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Re: contribution and cvs
Re: contribution and cvs
Fri, 2 Sep 2005 18:18:26 +0000
On Thu, Sep 01, 2005 at 01:07:11PM -0700, Ben Pfaff wrote:
> Jason Stover <address@hidden> writes:
> > Recoding a categorical variable's values as a vectors with binary
> > entries is a basic necessity for most statistical procedures which
> > use categorical data. PSPP must pass the data once to recode
> > those values, so it would be nice if the struct variable held those
> > binary vectors, even after the procedure that created them exits, thereby
> > making the vectors available to the next procedure. There would be one
> > binary vector per distinct value.
> > But, by the comment above, v->aux can hold the binary vectors only until
> > someone else needs to hold other auxiliary data.
> > The code I wrote before did not add anything to the struct variable,
> > but to make it work I had to create a struct
> > recoded_categorical_array. The recoded_categorical_array is cumbersome
> > and would be unnecessary if the variable values could be stored inside
> > the struct variable. So may I/we/someone add a gsl_matrix * to the
> > definition of struct variable? Doing so will make a lot of numerical
> > routines easier to write.
> I'm not against adding a member if that's the best solution, but
> I'd like to learn more. If I understand correctly, the primary
> purpose of the matrix is to identify the values that the variable
> actually takes on. Is that correct?...
> If so, then I have two concerns.
> First, how do we track changes to the data in the active file
> between procedures? If the user does something like
> COMPUTE x = x + 1.
> SELECT IF x NE 1.
> then this means that we have to invalidate the cache, but
> currently there isn't any mechanism for that. We want such a
> cache and invalidation mechanism for other reasons, so it's
> becoming increasingly clear to me that it's something to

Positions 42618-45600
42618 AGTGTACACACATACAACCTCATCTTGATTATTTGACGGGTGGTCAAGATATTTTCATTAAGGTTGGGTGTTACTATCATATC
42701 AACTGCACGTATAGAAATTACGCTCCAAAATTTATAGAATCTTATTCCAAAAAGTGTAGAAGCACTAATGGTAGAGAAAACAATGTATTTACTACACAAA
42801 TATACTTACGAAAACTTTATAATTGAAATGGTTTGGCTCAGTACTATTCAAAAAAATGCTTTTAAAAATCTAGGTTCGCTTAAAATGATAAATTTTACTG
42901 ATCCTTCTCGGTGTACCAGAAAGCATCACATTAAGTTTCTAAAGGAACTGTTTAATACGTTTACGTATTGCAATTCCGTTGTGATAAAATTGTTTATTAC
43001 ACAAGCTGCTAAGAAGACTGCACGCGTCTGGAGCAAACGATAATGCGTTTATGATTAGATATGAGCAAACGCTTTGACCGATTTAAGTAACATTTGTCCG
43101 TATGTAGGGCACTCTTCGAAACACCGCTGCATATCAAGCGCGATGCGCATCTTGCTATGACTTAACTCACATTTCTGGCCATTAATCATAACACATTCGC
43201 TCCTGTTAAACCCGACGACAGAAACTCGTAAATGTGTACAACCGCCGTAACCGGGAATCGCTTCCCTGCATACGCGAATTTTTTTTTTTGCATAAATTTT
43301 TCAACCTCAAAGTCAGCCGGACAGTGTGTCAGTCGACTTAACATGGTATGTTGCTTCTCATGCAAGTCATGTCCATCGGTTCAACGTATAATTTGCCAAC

> implement soon, but it's not there yet.
Agreed. In light of this need, I will leave the struct
recoded_categorical_array where it is for now, ugly as it is.
> Second, is this the best way to represent this data (as you say)?
> If I'm correct in that the matrix mainly identifies a variables'
> data values, then perhaps we should really be storing a frequency
> table for the variable, and transforming that into the
> appropriate gsl_matrix as needed. After all, a lot of procedures
> could find a frequency table useful (right?).
Right. I like the idea of the frequency table, but there should still be some
lookup table that maps the variable values to binary vectors. The
reason is that the design matrix, and anything derived from it, may be
worth saving (especially after computations resulting from passing a
large data set). The procedures that see the design matrix, or the
Hessian, or whatever, later will need to know which vectors correspond
to which values, and vice versa. That lookup table could be stored
elsewhere, but the most appropriate place is probably in the struct
A frequency table is an example of a 'sufficient statistic',
which is a good thing to cache. For the purpose of writing software,
storing a sufficient statistic means not having to pass the data again
(unless we switch to a different statistical model). I am in favor of
caching sufficient statistics whenever possible. If creating a
general-purpose cache to hold sufficient statistics is feasible, it
might be worth creating someday. It would also take a lot of thought to
do it right, since there are so many models, each with their own
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